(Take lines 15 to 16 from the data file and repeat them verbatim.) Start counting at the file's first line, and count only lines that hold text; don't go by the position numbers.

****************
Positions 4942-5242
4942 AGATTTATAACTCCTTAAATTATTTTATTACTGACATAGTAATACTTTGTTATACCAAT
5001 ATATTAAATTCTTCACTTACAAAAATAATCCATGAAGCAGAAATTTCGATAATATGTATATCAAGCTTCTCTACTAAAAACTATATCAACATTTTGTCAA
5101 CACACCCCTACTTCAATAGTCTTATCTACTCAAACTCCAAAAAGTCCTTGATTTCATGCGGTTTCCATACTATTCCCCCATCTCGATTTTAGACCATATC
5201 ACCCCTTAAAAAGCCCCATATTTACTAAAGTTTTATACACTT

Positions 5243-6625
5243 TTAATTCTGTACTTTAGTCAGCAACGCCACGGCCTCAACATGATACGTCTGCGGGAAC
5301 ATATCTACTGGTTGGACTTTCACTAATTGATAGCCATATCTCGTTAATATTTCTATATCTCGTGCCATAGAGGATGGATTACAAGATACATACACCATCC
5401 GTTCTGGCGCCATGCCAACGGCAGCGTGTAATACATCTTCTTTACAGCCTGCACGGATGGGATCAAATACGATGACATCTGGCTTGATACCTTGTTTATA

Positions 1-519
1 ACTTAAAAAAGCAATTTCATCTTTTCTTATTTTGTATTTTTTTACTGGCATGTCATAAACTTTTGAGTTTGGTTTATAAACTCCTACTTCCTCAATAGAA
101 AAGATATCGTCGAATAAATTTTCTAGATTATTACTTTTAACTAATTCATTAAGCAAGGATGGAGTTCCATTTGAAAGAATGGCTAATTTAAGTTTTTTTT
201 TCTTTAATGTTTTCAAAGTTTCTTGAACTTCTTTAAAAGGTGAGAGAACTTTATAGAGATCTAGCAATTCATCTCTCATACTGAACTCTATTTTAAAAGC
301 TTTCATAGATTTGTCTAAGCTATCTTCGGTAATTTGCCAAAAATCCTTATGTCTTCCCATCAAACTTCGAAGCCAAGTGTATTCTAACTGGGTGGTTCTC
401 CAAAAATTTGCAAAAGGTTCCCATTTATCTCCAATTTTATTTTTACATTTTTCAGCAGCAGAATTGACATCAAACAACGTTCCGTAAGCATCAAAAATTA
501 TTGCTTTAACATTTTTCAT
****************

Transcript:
401 CAAAAATTTGCAAAAGGTTCCCATTTATCTCCAATTTTATTTTTACATTTTTCAGCAGCAGAATTGACATCAAACAACGTTCCGTAAGCATCAAAAATTA
501 TTGCTTTAACATTTTTCAT